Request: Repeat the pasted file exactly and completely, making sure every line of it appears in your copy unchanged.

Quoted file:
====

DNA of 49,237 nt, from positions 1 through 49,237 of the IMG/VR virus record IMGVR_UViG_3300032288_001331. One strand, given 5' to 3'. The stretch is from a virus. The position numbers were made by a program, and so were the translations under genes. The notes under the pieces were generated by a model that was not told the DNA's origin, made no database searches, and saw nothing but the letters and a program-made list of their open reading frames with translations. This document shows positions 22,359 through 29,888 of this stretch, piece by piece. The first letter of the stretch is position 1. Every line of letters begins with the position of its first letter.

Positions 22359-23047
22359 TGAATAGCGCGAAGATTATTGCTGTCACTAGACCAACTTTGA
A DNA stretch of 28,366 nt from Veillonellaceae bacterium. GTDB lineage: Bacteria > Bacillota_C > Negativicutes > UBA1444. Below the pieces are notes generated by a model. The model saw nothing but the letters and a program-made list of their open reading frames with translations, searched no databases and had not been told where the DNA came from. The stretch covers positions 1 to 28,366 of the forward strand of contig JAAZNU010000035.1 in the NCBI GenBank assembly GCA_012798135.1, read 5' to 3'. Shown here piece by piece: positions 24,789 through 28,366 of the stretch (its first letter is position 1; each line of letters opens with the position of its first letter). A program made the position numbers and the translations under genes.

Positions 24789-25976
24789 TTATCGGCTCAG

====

DNA of 49,237 nt, from positions 1 through 49,237 of the IMG/VR virus record IMGVR_UViG_3300032288_001331. One strand, given 5' to 3'. The stretch is from a virus. The position numbers were made by a program, and so were the translations under genes. The notes under the pieces were generated by a model that was not told the DNA's origin, made no database searches, and saw nothing but the letters and a program-made list of their open reading frames with translations. This document shows positions 22,359 through 29,888 of this stretch, piece by piece. The first letter of the stretch is position 1. Every line of letters begins with the position of its first letter.

Positions 22359-23047
22359 TGAATAGCGCGAAGATTATTGCTGTCACTAGACCAACTTTGA
A DNA stretch of 28,366 nt from Veillonellaceae bacterium. GTDB lineage: Bacteria > Bacillota_C > Negativicutes > UBA1444. Below the pieces are notes generated by a model. The model saw nothing but the letters and a program-made list of their open reading frames with translations, searched no databases and had not been told where the DNA came from. The stretch covers positions 1 to 28,366 of the forward strand of contig JAAZNU010000035.1 in the NCBI GenBank assembly GCA_012798135.1, read 5' to 3'. Shown here piece by piece: positions 24,789 through 28,366 of the stretch (its first letter is position 1; each line of letters opens with the position of its first letter). A program made the position numbers and the translations under genes.

Positions 24789-25976
24789 TTATCGGCTCAG